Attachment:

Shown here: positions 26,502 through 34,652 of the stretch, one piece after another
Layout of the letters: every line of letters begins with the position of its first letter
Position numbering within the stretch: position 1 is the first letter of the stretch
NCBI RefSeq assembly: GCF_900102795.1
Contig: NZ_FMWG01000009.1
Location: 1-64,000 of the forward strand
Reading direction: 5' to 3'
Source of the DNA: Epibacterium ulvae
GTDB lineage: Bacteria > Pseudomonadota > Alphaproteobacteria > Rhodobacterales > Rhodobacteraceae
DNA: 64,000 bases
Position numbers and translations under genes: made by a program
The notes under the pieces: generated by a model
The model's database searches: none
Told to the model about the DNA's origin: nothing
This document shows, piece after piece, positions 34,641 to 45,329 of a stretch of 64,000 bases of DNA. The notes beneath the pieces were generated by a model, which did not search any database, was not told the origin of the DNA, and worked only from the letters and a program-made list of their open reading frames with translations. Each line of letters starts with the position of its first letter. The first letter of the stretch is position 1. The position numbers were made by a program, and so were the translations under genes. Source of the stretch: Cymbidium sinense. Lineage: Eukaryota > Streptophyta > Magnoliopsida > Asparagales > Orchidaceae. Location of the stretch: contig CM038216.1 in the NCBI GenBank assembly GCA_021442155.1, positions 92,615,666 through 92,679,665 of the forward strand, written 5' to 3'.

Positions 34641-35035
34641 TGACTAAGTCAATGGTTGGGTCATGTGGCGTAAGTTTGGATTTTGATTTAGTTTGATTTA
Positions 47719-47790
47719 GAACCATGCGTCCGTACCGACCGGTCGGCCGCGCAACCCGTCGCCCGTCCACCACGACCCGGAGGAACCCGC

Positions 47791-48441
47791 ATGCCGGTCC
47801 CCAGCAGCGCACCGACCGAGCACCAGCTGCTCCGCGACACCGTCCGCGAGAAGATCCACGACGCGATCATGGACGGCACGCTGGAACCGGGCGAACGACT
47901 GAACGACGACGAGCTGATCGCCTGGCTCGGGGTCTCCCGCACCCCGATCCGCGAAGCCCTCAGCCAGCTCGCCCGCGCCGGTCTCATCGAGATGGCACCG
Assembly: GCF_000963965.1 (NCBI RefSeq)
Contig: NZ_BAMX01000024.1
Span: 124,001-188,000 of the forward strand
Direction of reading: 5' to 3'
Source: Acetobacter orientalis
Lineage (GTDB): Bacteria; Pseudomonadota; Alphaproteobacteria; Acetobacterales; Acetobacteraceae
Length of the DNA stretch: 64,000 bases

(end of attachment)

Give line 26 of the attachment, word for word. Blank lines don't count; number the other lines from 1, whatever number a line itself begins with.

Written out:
Span: 124,001-188,000 of the forward strand